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Red Chief Apples
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Red Chief apples are a medium to large varietal, averaging 200 to 400 grams in weight, and have an oblong to conical, bell-like shape. The apple’s appearance is highly variable, from elongated to slightly flattened, depending on growing conditions, but they generally exhibit broad shoulders that taper towards the base of the fruit. The skin is semi-thick, ribbed, smooth, and glossy, showcasing a bright red to crimson blush over a yellow-green base. The surface is also covered in many pale lenticels and a waxy coating. Underneath the skin, the flesh ranges in color from pale green to white and has a dense, aqueous, and fine-grained, crunchy consistency. The flesh oxidizes quickly once exposed to air and releases a pleasant aroma. In the center of the flesh, there is a small core encasing a few dark brown seeds. Red Chief apples have a very sweet and mild flavor. Some consumers also note that the variety has a neutral, sometimes bland quality.
Red Chief apples are available in the early fall.
Red Chief apples, botanically classified as Malus domestica, are a sweet apple variety belonging to the Rosaceae family. The large fruits grow on trees that can reach 6 to 7 meters in height and are an early-maturing variety, bearing fruits 2 to 3 years after planting. Red Chief apples were created in the United States in the early 20th century, but despite their American roots, the variety has achieved much of its commercial success in Europe and Central Asia. The cultivar is popular among home gardeners for its fast-growing nature, high yields, and resistance to some diseases, and the apples are hardy, able to be transported long distances, and stored for extended periods. Red Chief apples are primarily consumed fresh, but variety’s mild and neutral flavor is also utilized by some chefs in both sweet and savory preparations.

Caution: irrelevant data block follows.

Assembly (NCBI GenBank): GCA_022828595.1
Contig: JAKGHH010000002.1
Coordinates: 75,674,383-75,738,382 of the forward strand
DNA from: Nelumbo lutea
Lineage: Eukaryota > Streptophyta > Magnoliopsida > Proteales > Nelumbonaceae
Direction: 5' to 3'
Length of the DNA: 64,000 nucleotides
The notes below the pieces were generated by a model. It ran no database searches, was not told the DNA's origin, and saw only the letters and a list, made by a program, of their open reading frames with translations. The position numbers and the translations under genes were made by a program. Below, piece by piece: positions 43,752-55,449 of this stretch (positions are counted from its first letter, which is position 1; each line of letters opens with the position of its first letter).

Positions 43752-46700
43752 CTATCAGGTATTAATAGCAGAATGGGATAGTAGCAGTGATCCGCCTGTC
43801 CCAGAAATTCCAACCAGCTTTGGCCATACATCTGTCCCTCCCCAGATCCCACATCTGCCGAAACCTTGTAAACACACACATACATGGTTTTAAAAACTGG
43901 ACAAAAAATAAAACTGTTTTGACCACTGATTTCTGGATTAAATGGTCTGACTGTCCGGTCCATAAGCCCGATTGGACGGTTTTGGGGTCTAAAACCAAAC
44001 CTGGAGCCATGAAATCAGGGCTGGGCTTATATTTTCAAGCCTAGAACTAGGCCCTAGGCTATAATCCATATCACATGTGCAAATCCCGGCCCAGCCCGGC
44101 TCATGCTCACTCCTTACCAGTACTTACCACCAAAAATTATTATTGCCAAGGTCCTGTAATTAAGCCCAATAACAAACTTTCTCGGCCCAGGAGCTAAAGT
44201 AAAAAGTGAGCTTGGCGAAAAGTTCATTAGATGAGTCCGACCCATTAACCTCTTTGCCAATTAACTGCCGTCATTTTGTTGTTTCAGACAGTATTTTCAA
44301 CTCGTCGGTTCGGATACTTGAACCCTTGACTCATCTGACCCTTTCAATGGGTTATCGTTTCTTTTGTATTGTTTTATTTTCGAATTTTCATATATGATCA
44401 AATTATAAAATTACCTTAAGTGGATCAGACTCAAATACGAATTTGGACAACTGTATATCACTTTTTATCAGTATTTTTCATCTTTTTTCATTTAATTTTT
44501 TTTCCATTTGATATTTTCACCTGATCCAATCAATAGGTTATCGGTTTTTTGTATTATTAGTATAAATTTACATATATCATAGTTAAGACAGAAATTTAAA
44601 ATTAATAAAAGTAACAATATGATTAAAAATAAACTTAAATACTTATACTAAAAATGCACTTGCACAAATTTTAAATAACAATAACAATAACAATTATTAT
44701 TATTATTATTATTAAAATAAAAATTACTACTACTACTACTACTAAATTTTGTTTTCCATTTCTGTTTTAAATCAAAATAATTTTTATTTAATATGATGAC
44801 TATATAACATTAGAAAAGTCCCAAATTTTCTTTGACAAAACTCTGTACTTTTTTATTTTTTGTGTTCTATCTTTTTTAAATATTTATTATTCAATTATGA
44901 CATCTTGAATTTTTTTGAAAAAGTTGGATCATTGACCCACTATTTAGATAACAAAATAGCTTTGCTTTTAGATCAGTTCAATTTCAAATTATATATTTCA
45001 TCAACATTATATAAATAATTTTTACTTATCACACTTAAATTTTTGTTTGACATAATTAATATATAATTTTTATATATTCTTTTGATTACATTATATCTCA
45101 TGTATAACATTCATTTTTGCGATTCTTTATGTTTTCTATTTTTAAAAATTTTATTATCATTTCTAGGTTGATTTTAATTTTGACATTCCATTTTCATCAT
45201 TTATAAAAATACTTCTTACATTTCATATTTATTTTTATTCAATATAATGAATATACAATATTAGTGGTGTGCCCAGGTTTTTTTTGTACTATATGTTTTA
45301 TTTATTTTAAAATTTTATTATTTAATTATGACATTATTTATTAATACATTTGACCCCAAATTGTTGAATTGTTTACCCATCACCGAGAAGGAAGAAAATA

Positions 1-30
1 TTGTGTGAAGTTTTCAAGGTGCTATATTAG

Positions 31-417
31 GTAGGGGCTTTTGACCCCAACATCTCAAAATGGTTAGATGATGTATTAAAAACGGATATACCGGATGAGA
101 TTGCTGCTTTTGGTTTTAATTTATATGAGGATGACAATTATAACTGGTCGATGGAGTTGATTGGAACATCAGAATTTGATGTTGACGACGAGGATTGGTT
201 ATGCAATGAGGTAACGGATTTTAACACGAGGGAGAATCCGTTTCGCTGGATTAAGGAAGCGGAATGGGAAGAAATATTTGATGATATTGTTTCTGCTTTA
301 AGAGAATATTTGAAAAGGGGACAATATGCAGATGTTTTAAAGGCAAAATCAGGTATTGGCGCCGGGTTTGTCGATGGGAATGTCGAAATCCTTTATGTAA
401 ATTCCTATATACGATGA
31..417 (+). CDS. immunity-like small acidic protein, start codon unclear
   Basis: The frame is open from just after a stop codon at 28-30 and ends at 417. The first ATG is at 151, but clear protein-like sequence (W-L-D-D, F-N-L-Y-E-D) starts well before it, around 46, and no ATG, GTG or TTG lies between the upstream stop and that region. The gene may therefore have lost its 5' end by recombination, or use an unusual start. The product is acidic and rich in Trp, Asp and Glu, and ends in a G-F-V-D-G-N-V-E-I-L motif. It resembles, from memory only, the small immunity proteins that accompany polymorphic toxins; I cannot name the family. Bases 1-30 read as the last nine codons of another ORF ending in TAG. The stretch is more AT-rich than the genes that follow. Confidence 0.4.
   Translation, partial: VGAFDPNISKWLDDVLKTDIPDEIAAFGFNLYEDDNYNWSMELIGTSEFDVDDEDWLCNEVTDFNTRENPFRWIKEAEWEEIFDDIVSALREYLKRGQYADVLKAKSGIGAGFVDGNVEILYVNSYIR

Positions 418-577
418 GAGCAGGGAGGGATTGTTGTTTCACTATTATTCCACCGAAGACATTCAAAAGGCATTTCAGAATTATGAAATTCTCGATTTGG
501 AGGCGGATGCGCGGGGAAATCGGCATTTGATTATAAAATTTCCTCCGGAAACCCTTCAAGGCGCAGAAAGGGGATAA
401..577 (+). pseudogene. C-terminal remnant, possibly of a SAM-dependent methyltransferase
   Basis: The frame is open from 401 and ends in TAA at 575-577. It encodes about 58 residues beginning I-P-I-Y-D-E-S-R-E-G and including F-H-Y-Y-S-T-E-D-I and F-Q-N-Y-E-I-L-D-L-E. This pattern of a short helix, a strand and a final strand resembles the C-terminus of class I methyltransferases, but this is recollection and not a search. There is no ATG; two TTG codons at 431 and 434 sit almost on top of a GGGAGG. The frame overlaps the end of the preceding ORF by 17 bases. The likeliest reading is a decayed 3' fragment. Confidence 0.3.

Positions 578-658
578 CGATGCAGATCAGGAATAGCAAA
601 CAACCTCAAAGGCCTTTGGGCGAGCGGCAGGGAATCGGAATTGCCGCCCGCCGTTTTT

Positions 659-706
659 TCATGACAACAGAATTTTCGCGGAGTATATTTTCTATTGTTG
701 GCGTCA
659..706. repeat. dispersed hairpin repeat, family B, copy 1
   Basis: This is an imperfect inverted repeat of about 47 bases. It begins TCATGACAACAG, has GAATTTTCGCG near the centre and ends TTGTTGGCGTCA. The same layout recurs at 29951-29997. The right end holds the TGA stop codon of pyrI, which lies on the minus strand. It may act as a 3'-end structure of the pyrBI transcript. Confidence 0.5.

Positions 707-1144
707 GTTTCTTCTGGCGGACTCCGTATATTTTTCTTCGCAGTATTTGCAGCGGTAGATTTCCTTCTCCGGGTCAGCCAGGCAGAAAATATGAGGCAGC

Red Chief apples are a source of vitamin C to strengthen the immune system, potassium to balance fluid levels within the body, and fiber to regulate the digestive tract. The apples also provide some vitamin K to assist in faster wound healing, vitamin E to protect the cells against free radical damage, and other nutrients such as niacin, vitamin B6, thiamine, copper, phosphorus, and iron.
Red Chief apples have a mild, sweet flavor well suited for a variety of fresh and cooked preparations. The fruits can be consumed with their skin intact or peeled, depending on preference, and eaten straight, out of hand as a healthy snack. Red Chief apples can also be sliced and tossed into green salads and fruit bowls, used as a topping over yogurt, pancakes, and waffles, or blended into smoothies and juices. It is important to note that the flesh oxidizes quickly once sliced, so the variety is not recommended for appetizer platters or dishes for parties where the fruit may sit out for extended periods. Red Chief apples can also be pureed into applesauce, simmered into jams, jellies, and compotes, or served with roasted meats as a sweet component. In addition to sauces, Red Chief apples are sometimes utilized in baked preparations, but they can often lose their shape once cooked. The apples can be incorporated into cakes, tarts, pies, turnovers, cobblers, and doughnuts. Slices of the flesh can also be baked, roasted, poached, or caramelized with spices as a dessert. Red Chief apples pair well with nuts such as walnuts, pecans, and almonds, browned butter, sugar, vanilla, caramel, meats including pork, beef, and poultry, potatoes, squash, and spices such as cinnamon, rosemary, ginger, and cardamom. Whole, unwashed Red Chief apples will keep for a couple of weeks when stored in the refrigerator's crisper drawer. In professional cold storage, the apples can keep up to seven months.